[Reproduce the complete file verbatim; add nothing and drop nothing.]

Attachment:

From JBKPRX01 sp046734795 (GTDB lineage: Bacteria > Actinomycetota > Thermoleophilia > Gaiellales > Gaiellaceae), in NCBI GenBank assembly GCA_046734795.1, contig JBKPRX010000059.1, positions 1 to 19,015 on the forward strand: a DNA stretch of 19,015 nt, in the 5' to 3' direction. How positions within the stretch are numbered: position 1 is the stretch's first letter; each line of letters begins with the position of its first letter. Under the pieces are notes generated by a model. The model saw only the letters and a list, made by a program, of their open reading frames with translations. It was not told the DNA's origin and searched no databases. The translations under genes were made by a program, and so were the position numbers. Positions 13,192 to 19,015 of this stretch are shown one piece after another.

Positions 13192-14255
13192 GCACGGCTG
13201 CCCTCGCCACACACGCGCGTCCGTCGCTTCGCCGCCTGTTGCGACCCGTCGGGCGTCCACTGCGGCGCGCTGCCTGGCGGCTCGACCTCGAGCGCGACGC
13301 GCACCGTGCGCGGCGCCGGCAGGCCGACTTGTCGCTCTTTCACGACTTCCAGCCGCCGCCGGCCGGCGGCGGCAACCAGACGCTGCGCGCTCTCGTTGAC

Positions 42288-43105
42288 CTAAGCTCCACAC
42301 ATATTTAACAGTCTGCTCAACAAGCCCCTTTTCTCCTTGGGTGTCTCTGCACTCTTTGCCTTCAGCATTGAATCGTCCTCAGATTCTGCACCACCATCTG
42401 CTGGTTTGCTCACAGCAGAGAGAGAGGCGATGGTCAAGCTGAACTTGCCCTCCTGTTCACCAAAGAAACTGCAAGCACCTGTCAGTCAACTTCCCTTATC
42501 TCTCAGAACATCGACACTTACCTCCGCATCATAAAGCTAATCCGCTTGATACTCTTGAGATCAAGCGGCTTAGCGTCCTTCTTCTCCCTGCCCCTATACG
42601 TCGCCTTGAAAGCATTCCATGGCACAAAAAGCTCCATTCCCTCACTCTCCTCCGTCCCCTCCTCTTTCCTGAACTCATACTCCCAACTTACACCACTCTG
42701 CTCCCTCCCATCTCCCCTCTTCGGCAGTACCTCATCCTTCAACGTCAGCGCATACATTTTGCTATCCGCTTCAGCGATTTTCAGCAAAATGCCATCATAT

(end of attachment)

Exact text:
From JBKPRX01 sp046734795 (GTDB lineage: Bacteria > Actinomycetota > Thermoleophilia > Gaiellales > Gaiellaceae), in NCBI GenBank assembly GCA_046734795.1, contig JBKPRX010000059.1, positions 1 to 19,015 on the forward strand: a DNA stretch of 19,015 nt, in the 5' to 3' direction. How positions within the stretch are numbered: position 1 is the stretch's first letter; each line of letters begins with the position of its first letter. Under the pieces are notes generated by a model. The model saw only the letters and a list, made by a program, of their open reading frames with translations. It was not told the DNA's origin and searched no databases. The translations under genes were made by a program, and so were the position numbers. Positions 13,192 to 19,015 of this stretch are shown one piece after another.

Positions 13192-14255
13192 GCACGGCTG
13201 CCCTCGCCACACACGCGCGTCCGTCGCTTCGCCGCCTGTTGCGACCCGTCGGGCGTCCACTGCGGCGCGCTGCCTGGCGGCTCGACCTCGAGCGCGACGC
13301 GCACCGTGCGCGGCGCCGGCAGGCCGACTTGTCGCTCTTTCACGACTTCCAGCCGCCGCCGGCCGGCGGCGGCAACCAGACGCTGCGCGCTCTCGTTGAC

Positions 42288-43105
42288 CTAAGCTCCACAC
42301 ATATTTAACAGTCTGCTCAACAAGCCCCTTTTCTCCTTGGGTGTCTCTGCACTCTTTGCCTTCAGCATTGAATCGTCCTCAGATTCTGCACCACCATCTG
42401 CTGGTTTGCTCACAGCAGAGAGAGAGGCGATGGTCAAGCTGAACTTGCCCTCCTGTTCACCAAAGAAACTGCAAGCACCTGTCAGTCAACTTCCCTTATC
42501 TCTCAGAACATCGACACTTACCTCCGCATCATAAAGCTAATCCGCTTGATACTCTTGAGATCAAGCGGCTTAGCGTCCTTCTTCTCCCTGCCCCTATACG
42601 TCGCCTTGAAAGCATTCCATGGCACAAAAAGCTCCATTCCCTCACTCTCCTCCGTCCCCTCCTCTTTCCTGAACTCATACTCCCAACTTACACCACTCTG
42701 CTCCCTCCCATCTCCCCTCTTCGGCAGTACCTCATCCTTCAACGTCAGCGCATACATTTTGCTATCCGCTTCAGCGATTTTCAGCAAAATGCCATCATAT